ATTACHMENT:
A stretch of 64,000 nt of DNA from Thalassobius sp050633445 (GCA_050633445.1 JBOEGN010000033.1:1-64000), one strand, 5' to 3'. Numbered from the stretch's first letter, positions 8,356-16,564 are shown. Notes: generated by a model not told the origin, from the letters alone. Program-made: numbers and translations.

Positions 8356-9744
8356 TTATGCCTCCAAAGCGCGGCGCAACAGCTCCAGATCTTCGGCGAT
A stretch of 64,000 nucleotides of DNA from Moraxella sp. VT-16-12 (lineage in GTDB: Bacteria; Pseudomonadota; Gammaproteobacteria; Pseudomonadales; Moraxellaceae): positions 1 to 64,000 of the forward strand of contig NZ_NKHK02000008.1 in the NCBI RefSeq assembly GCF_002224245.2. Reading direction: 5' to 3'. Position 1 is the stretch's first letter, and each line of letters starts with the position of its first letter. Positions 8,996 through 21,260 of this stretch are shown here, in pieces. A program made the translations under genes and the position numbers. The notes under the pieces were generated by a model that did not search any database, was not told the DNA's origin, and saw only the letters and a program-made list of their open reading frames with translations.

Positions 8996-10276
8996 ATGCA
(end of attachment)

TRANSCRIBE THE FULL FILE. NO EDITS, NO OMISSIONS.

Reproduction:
A stretch of 64,000 nt of DNA from Thalassobius sp050633445 (GCA_050633445.1 JBOEGN010000033.1:1-64000), one strand, 5' to 3'. Numbered from the stretch's first letter, positions 8,356-16,564 are shown. Notes: generated by a model not told the origin, from the letters alone. Program-made: numbers and translations.

Positions 8356-9744
8356 TTATGCCTCCAAAGCGCGGCGCAACAGCTCCAGATCTTCGGCGAT
A stretch of 64,000 nucleotides of DNA from Moraxella sp. VT-16-12 (lineage in GTDB: Bacteria; Pseudomonadota; Gammaproteobacteria; Pseudomonadales; Moraxellaceae): positions 1 to 64,000 of the forward strand of contig NZ_NKHK02000008.1 in the NCBI RefSeq assembly GCF_002224245.2. Reading direction: 5' to 3'. Position 1 is the stretch's first letter, and each line of letters starts with the position of its first letter. Positions 8,996 through 21,260 of this stretch are shown here, in pieces. A program made the translations under genes and the position numbers. The notes under the pieces were generated by a model that did not search any database, was not told the DNA's origin, and saw only the letters and a program-made list of their open reading frames with translations.

Positions 8996-10276
8996 ATGCA